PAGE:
Cosmorphology: Creating forms thru geologic and artistic processes
Mayterm 2009 - May 1

Goals for today:



There are at least 125 satellites (moons) in the outer solar system. While the major planets of the outer solar system (Jupiter, Saturn, Uranus, and Neptune) are very different places from the inner, terrestrial planets (Mercury, Venus, Earth, and Mars), several of the moons of those planets have solid surfaces and geology not unlike that on terrestrial worlds. The major processes of impact cratering, volcanism, tectonics, and erosion occur on these moons. However, the surface materials involved in these processes can be completely different. In the cold of the outer solar system, substances that on Earth are liquids or gases, are as hard a rocks and can make up the bedrock of these moons.

Small, Medium, and Large Moons

Generally speaking, moons of the outer solar system can be dived into three groups: small moons are those less than about 300 km in diameter, medium moons range from 300 to 1,500 km in diameter, and large moons are greater than 1,500 km in diameter. Most of the small moon are dead worlds with little to no evidence of internal geologic activity. They do not have enough mass for gravity to force them into a spherical shape, so they generally resemble potatoes. They are so small and difficult to find that many have only recently been discovered and there are likely many more yet to be found.

The medium and large moons (see figure) are planetlike in almost all ways. They are generally spherical and have features on their surfaces created by both active and external geologic processes. Some have atmospheres and some have hot interiors that cause ongoing geologic activity. If you think about the role of planetary size in the geology of the terrestrial worlds, you might expect all of the outer planet moons to be geologically dead. After all, only two of the moons are even as large as Mercury, and Mercury has been geologically dead for more than 3 billion years. There are two major factors that can explain how the moons can be more geologically active than larger bodies. First, tidal heating is an additional form of internal energy that we have not yet discussed. Secondly, the outer planet moons tend to be made from more volatile substances (those that are normally liquids or gases on earth) that can undergo geological change at much lower temperatures than rock.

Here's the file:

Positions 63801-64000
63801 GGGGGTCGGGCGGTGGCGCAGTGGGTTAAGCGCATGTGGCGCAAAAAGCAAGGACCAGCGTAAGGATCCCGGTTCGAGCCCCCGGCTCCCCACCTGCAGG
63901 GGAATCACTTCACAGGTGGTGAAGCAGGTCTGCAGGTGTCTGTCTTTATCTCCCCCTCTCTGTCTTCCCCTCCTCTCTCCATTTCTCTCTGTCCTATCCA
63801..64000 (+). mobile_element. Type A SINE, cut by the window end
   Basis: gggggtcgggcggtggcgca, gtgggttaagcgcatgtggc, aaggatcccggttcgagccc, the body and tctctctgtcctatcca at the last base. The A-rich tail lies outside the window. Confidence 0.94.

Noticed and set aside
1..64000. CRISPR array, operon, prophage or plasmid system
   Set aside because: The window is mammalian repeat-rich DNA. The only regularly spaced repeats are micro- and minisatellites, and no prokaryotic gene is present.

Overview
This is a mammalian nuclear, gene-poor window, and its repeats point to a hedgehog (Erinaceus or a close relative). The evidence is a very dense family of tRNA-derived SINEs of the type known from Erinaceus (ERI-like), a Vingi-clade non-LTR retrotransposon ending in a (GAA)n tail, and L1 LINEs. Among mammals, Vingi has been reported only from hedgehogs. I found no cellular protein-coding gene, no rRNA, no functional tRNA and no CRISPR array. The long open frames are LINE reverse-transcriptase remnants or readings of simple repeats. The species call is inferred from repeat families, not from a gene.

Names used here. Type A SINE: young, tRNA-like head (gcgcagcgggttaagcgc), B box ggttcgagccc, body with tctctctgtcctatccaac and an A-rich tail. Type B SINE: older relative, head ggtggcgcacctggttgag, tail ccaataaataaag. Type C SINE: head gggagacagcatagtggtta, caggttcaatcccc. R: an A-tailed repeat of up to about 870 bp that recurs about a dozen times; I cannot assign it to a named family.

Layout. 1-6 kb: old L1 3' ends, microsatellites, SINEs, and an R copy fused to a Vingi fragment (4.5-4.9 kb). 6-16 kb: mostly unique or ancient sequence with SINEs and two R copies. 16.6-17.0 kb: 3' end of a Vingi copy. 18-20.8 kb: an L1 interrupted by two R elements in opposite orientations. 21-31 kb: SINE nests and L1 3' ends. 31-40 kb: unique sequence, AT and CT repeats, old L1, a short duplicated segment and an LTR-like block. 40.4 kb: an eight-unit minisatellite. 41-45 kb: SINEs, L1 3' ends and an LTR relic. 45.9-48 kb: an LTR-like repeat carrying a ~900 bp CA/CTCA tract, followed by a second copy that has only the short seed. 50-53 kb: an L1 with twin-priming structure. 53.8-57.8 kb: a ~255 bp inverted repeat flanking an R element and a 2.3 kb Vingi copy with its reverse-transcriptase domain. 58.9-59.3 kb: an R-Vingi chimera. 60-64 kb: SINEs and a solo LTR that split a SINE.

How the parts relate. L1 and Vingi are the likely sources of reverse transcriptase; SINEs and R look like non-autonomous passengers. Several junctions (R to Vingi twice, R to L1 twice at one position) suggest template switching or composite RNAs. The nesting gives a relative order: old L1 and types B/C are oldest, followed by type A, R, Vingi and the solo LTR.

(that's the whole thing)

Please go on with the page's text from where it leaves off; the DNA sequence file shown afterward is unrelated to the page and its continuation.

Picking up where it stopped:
A tour of some moons

Io is the most unique of the outer solar system moons. it is the most similar to the terrestrial planets because it is composed of silicate-based rock. The other three Galilean satellites of Jupiter, Europa, Ganymede, and Callisto, are composed mostly of water ice. The four Galileo satellites are large and the remainder of Jupiter's moons are small, with little interesting geology. Saturn has one large moon, Titan, the only moon with a substantial atmosphere. Many other interesting, medium-sized, moons orbit Saturn, including Enceladus, Rhea, Dione, Tethys, Mimas, and Iapetus. All moons of Saturn, Uranus, and Neptune, are made primarily of ices like water ice and carbon dioxide ice (dry ice). Miranda is the most interesting moon of Uranus, while Triton is the largest and most geologically active moon of Neptune.